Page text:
Risks of ACL Surgery and Ligament Reconstruction

Anterior cruciate ligament (ACL) tears are a common knee injury that often requires surgery to reconstruct the torn ligament. Although ACL reconstruction surgeries have an 80% to 90% success rate, some patients may struggle with the decision to have it because of the complications that may follow.

Learn about some of the complications of ACL surgery and what you can do to ensure the best possible outcome if you experience them.

A man with a large scar on his knee
Yenwen Lu / Getty Images

Anterior Knee Pain

The most common complication of ACL surgery is pain around the kneecap. This complication is more likely in patients who have surgery performed with a patellar tendon graft, as these patients have bone removed from the kneecap as part of the procedure.

These patients can even have complications such as patellar fracture and patellar tendon tear, although these are very uncommon. However, patients having hamstring grafts or donor grafts can also have symptoms of anterior knee pain.

Anterior knee pain is thought to result from altered joint mechanics and can often be overcome with physical therapy. It's important for athletes to adhere to postoperative rehab protocols to ensure their knee mechanics improve.

Stiffness (Arthrofibrosis)

Stiffness in the knee joint is common after ACL surgery. Fortunately, most patients with stiffness can address this complication with aggressive rehabilitation.

However, in some cases, a ball of scar tissue forms in the front of the knee even despite rehabilitation, and it can cause an inability to fully straighten the knee. This ball of scar tissue is known as a cyclops lesion, and arthroscopic surgery is often needed to clean out the scar tissue.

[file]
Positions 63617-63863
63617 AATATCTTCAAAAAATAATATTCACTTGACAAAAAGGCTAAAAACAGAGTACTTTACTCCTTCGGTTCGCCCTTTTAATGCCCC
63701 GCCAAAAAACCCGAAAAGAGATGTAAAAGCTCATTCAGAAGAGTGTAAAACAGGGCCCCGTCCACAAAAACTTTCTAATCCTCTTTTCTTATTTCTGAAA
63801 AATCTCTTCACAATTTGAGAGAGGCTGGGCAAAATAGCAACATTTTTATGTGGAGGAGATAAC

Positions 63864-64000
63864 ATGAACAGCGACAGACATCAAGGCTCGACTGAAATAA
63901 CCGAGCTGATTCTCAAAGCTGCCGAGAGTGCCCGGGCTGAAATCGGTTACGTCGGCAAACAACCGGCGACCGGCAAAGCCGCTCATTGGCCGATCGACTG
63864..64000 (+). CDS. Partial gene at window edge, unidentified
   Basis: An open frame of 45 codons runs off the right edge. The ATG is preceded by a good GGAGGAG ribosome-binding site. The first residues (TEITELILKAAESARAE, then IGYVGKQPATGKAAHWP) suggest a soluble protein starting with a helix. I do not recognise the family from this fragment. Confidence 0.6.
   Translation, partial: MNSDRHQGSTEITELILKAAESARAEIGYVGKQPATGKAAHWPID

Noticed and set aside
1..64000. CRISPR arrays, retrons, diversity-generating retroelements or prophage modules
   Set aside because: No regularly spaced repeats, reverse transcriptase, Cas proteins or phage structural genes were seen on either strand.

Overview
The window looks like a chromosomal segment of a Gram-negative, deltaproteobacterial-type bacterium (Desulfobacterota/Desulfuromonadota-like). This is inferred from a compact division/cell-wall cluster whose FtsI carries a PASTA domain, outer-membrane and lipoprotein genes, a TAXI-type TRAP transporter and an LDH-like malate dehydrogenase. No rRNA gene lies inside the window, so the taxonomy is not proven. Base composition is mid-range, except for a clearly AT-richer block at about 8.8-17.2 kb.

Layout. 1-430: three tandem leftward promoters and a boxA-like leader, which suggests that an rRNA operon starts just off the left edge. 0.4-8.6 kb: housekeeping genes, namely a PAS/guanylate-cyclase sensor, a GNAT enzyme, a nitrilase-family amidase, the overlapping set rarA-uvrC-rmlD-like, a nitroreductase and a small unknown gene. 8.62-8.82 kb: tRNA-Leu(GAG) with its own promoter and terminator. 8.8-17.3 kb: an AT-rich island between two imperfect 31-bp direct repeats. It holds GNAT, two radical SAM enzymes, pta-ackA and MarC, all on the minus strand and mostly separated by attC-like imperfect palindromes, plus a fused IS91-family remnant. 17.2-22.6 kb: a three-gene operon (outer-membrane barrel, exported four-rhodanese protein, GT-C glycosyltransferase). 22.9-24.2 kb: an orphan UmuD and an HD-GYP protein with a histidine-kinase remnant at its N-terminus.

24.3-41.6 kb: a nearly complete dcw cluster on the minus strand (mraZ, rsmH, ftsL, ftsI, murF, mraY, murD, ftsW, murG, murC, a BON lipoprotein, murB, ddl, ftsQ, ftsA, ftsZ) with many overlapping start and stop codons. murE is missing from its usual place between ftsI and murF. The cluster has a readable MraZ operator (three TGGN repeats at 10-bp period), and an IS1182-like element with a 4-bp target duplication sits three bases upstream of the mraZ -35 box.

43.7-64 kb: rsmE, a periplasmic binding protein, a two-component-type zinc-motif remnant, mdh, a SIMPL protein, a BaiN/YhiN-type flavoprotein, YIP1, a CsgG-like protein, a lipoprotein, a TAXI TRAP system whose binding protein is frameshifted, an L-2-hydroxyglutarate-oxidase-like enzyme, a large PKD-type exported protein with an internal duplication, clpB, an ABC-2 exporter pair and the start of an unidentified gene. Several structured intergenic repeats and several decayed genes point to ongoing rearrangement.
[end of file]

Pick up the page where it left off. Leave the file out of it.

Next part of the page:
The most critical step to avoid stiffness is to get the knee moving quickly after ACL surgery through rehabilitation exercises. In the past, doctors used specialized machines to bend the knee, called CPM machines. However, these machines have not been shown to lead to long-term improvement.

If stiffness is slow to improve after ACL surgery and rehabilitation, research shows that arthroscopic surgery to remove scar tissue in the knee from the injury is generally effective in increasing mobility.


As the ACL is a major stabilizer of the knee, an ACL tear can cause the knee to be unstable. But even after reconstruction surgery, instability of the knee may still be an issue. Typically, this happens due to a surgical error or an undiscovered injury that occurred in or around the knee at the time of the ACL tear.

However, in some cases, post-surgical instability is present even after successful surgery and rehabilitation. Doctors and researchers are still finding the answers to why this may occur, but current research has suggested some possible explanations.

One study that followed up with 131 patients with knee instability after ACL reconstruction surgery found that either an accompanying grade 2 medial collateral ligament (MCL) injury or a delay in surgery for more than 12 weeks may be risk factors.

A sensation of the knee giving out is a common complaint of those dealing with knee instability.

However, studies are revealing possible ways to prevent and improve instability after reconstruction surgery.

For example, clinical studies have shown that some surgical methods, such as using two smaller grafts (double-bundle reconstruction) to reconstruct the ACL instead of one (single-bundle reconstruction), may decrease the chance of instability after surgery. And in one case study, an ACL revision surgery improved stability in a patient who had instability after a successful ACL procedure.

Graft Stretching

When an ACL is reconstructed, the ACL is replaced by an autograft or allograft. An autograft is a transfer of bone or tissue from one part of a patient's body to another. An allograft is a transfer of bone or tissue from a donor or cadaver. Sometimes, the graft used to replace a torn ACL is stretched, potentially leading to other complications like instability or graft failure.